17. Lateranorum] Plautius Latera- 31, 32.] "Not indeed that the nus joined in the unsuccessful con- former was surprising. The satire spiracy against Nero, A.D. 65, and of a laugh was easy enough; but it was executed by that emperor's or- is wonderful where Heracleitus could der.
have found his tears." Rigidi," 18. coenacula] Note on Sat. vii. “reproving." 118, scalarum.
Praetexta et trabeae, fasces, lectica, tribunal. 35
35. praetexta — trabeae - lectica] toga,” which was probably of great See notes on Sat. i. 78; viii. 259; size. “Aulaea" means usually the and i. 32.
siparium’in the theatre. See Sat. ib. tribunal] The praetor's seat viji. 186, and note. The term, howfor administering justice. See note ever, is also used for hangings in a on Sat. iii. 213. It was erected at private house. They caused the accione end of the basilica,' or “law- dent at the dinner of Nasidienus, Hor. court.” There were several of these Sat. ii. 8.54, “ Interea suspensa graves “basilicae' in Rome, and their size aulaea ruinas In patinam fecere." was considerable. On the establish- 41. tenet] Above the praetor's head. ment of Christianity the ' basilicae' 41, 42. publicus servus) A large were mostly converted into churches, body of slaves belonged to the state, the altar being placed where the and were hence called “publici sertribunal' previously stood.
vi ;” as 'publirus ager' means the 36–46.] “What would he have state lands. They were employed in said if he had seen the praetor pre- the care of the public buildings, as siding at the Circensian games ?” See attendants on the magistrates (and note on Sat. iii. 223; vii. 87. The priests), executioners, and jailors, and praetor rode in procession to the in similar capacities. These" pubCircus Maximus, and afterwards lici servi” were better treated than presided at the chariot races. See those who were in the hands of prinote on Sat. iii. 223. The descrip- vate proprietors. tion here (from "praecedentia,"].44) 41. Consul] i.e. the praetor. The seems to apply to the former part of terms were originally identical. the ceremony, viz. the procession. 45. niveos] with whitened togas. In Sat. xi. 191–193 it is probably So Hor. Sat. ii. 2. 60, “natales, the races at which the praetor is pre- aliosve dierum Festos albatus celesiding.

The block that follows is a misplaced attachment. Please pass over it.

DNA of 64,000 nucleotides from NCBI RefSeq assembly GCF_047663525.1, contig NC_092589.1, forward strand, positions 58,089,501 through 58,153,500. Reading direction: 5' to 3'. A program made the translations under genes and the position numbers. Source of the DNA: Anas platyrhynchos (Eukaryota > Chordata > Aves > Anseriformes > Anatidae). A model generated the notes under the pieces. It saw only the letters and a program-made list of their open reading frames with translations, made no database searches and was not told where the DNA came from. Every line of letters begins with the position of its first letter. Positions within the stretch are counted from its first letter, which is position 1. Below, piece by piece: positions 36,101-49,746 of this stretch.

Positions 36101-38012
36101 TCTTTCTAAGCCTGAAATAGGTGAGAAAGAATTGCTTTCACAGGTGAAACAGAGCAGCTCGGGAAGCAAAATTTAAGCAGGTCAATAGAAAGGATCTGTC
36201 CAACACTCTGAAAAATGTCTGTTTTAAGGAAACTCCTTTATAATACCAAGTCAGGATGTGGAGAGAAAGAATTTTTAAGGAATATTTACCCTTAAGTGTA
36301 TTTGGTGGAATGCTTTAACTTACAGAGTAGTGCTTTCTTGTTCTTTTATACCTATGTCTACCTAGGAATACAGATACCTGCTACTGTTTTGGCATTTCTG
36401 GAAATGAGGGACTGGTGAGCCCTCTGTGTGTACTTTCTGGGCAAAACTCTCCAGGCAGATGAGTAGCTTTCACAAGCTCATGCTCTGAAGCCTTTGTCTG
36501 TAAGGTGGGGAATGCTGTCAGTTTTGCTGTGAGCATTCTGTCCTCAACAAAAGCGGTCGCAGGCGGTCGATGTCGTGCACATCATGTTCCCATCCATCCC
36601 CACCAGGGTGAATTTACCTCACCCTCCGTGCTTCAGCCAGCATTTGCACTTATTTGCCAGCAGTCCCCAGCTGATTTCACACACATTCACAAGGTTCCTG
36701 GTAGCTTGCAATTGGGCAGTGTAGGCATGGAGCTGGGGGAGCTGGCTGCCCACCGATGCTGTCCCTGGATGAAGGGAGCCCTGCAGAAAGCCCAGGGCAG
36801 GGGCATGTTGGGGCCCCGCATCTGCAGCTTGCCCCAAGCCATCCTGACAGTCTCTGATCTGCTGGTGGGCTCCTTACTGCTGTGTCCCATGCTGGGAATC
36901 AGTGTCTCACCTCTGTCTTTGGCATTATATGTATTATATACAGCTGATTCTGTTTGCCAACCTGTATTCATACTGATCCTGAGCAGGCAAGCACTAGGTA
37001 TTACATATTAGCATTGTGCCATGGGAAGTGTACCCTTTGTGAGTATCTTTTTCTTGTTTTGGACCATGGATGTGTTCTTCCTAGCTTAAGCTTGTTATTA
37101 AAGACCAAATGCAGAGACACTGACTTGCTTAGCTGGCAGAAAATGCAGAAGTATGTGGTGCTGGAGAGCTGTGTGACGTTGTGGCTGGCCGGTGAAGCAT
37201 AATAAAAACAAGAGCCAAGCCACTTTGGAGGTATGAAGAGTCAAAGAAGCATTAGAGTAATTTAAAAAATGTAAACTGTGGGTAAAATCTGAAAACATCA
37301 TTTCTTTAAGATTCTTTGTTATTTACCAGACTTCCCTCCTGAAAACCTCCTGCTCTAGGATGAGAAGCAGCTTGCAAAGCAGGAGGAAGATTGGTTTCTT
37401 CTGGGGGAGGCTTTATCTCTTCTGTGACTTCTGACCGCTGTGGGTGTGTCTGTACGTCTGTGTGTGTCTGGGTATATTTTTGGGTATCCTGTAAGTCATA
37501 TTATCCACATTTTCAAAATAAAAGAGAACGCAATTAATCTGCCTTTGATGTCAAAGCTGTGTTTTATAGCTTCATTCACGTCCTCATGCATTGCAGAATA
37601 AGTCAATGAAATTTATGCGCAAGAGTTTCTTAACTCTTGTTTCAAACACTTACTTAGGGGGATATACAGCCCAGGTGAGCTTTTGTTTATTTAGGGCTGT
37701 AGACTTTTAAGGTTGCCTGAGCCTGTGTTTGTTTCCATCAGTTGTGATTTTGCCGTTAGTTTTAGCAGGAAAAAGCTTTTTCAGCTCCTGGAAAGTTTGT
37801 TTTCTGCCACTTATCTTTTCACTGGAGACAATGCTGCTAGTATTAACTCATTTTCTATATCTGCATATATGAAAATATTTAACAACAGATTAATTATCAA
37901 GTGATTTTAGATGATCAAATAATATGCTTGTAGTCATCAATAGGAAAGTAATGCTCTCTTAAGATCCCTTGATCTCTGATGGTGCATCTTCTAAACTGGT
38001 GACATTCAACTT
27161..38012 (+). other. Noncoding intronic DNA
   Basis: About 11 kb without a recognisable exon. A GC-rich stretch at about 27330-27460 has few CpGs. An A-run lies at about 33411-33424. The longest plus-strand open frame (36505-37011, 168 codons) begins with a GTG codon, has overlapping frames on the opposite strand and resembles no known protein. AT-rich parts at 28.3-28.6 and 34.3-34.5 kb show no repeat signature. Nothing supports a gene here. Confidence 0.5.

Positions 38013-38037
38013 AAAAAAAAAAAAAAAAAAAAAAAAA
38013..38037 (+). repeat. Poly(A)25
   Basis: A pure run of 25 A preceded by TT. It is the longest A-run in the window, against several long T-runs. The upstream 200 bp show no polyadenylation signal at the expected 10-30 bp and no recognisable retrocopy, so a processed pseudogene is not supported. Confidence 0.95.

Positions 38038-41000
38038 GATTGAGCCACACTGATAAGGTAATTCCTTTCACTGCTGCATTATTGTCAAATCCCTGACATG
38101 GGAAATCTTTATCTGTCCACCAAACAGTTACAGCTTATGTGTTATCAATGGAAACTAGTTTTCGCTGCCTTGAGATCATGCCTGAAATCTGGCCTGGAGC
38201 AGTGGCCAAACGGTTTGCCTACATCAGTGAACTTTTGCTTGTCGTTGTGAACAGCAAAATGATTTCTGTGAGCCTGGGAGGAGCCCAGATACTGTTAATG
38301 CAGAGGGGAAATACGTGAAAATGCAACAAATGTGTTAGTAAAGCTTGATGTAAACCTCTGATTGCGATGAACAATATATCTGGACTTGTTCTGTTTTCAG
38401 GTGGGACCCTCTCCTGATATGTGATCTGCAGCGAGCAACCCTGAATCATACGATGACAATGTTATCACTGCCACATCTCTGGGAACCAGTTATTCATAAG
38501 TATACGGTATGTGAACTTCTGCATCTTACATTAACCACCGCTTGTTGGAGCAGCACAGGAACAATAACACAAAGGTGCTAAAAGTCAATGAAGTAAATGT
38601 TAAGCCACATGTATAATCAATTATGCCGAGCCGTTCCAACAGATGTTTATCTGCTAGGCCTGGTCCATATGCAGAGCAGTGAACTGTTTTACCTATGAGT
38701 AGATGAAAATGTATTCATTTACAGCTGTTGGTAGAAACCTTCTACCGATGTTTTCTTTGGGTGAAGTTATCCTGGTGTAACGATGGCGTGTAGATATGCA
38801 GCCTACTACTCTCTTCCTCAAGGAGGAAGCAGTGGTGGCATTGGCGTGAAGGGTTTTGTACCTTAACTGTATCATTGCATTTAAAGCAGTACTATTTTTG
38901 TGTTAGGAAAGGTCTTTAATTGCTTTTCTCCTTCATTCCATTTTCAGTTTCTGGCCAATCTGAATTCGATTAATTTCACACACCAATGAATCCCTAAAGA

bret.” 38. tunica Jovis] This was kept 46. sportula] See Sat. i. 95, and in the Capitol, and used only on state note. occasions.
ib. defossa in loculis] “interred ib. Sarrana) i.e. Tyrian. “Sarra” in his cupboards.” It was as hard was the ancient name of Tyre. to get at as buried treasure.
39. aulaea togue] “ curtains of bis 47, 48. invenit] scil. Democritus.